The Union--Its Danger--How Shall It Be Preserved?
Concord Democratic Standard, November 24, 1860
Whatever some men may talk, or whatever they may pretend to believe, no one can shut his eyes to the fact, that the great American Union, at this moment, is in imminent danger of dissolution. South Carolina has already taken incipient steps to that end, and Georgia, Alabama, Mississippi and Florida are following fast in the same direction. The people of the other slaveholding States sympathize with the States already moving towards the catastrophe of disunion, and although, perhaps, now reluctant to take the decisive step, they will, in all probability, be ultimately drawn into the movement. Now this is the real, serious, and appalling fact which the people of the North as well as of the South are compelled to recognize and contemplate. Men may talk doubtingly; those, in some measure, responsible for the great evil that impends over us, may talk sneeringly; but no intelligent man can deny that now there is danger of the disruption of this mighty Confederacy of sovereign States—the pride and the hope of mankind.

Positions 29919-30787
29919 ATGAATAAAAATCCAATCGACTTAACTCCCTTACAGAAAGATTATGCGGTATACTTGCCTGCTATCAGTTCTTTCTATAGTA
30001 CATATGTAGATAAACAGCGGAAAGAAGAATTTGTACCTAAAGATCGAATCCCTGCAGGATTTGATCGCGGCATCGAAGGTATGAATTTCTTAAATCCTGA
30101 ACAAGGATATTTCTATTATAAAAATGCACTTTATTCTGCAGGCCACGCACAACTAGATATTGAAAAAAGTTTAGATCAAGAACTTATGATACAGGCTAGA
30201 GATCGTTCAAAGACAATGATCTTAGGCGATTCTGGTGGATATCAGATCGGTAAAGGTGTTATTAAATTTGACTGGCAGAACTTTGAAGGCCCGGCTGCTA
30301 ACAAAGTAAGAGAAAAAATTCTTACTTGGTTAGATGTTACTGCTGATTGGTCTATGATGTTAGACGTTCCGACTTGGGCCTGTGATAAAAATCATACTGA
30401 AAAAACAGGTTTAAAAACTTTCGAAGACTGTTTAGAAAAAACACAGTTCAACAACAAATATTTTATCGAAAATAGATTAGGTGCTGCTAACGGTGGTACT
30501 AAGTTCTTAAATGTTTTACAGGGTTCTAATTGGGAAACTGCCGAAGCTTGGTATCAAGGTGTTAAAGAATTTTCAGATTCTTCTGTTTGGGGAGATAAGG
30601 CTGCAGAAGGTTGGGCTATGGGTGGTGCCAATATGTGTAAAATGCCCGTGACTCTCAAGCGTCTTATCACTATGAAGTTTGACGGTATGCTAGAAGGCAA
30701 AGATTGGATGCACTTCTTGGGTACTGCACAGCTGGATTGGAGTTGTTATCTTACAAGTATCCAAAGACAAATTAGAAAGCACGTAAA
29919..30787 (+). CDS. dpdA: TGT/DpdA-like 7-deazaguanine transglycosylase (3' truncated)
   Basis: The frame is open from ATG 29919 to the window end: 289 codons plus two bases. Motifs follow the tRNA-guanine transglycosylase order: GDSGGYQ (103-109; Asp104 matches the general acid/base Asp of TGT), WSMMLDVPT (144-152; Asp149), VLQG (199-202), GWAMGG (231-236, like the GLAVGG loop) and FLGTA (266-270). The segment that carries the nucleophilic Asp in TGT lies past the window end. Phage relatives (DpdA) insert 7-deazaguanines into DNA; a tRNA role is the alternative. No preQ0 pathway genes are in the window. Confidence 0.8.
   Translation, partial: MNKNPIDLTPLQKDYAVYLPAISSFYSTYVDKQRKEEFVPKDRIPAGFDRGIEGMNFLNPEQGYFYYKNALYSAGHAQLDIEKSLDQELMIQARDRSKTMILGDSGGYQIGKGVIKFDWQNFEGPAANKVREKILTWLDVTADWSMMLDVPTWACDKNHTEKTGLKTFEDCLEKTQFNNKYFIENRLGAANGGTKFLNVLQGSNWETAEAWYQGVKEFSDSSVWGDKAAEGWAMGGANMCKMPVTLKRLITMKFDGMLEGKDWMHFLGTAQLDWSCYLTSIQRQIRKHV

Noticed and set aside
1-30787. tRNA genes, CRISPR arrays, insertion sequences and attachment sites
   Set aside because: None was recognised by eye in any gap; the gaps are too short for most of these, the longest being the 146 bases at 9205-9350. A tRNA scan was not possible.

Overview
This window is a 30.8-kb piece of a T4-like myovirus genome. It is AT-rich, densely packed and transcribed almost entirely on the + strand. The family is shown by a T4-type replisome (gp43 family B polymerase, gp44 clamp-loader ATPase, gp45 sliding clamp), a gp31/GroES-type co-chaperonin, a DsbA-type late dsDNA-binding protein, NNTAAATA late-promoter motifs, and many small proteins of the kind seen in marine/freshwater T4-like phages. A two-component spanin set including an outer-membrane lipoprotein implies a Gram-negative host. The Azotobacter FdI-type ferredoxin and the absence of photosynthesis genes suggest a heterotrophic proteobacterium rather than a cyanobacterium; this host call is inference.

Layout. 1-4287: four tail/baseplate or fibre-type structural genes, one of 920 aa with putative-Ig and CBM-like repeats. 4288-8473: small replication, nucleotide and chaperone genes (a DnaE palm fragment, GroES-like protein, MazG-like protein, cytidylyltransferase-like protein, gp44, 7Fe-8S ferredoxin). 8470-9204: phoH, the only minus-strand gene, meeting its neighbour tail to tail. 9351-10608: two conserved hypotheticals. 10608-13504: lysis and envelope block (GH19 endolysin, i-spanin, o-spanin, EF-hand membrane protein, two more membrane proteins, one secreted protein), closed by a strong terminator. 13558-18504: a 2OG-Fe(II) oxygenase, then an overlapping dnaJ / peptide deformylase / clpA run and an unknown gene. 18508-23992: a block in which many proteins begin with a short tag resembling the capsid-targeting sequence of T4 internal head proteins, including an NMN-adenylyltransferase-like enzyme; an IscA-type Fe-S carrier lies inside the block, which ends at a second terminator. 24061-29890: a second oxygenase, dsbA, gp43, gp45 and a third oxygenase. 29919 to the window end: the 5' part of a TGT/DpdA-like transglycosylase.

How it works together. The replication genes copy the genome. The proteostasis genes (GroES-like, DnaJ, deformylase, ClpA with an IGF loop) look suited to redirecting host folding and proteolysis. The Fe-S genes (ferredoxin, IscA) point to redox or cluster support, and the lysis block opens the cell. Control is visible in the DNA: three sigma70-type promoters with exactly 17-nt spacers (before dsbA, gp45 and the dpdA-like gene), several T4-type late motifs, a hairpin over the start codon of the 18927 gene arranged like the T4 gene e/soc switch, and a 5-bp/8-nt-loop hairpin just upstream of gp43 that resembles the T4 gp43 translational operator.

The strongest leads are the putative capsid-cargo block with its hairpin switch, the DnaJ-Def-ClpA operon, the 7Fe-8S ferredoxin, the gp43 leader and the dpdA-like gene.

What has brought this appalling danger upon our country? It requires no prophet nor philosopher to tell. The school-boy of ordinary intelligence knows the cause, and can give the reply. It is the war which has been waged by the fanatics and demagogues of the North upon the domestic institutions of the South, culminating at last in the election of a President upon the avowed principle of hostility to the South. It is the fruits of the crusade of Northern Abolitionism against Southern Slavery, carried on in violation of both the letter and spirit of the Constitutional compact under which both sections have agreed to live: That war has been waged in all forms insulting to the South, and subversive of her rights;—by gross misrepresentation; by insulting invective; by invasions of her rights of property; by a violation of the express provisions of the Constitution in the form of State nullification of the Fugitive Slave Law; by refusing to the South an equal enjoyment of the common domain of the Republic; by actual invasion of the territory of a sovereign State and the murder of its citizens. Of all this has the North been guilty. Without any right so to do, the people of the North, now constituting an actual majority, speaking through the fanatical priest and the political demagogue, have proclaimed their determination to extirpate, ultimately, an institution of the South—her system of organized labor, on which her prosperity depends—and, of course, to change her social system and her present form of civilization,—to effect, indeed, in her institutions a more radical change than was effected between these States and the mother country by the American Revolution. In this war, the people of the North have been the aggressors, and at this very moment Massachusetts, Vermont, New-Hampshire, and every northern State which has nullified the Fugitive Slave Law, are more out of the Union than South Carolina. So far South Carolina has merely talked and passed resolutions, while the States already referred to have actually nullified and infracted the Constitution.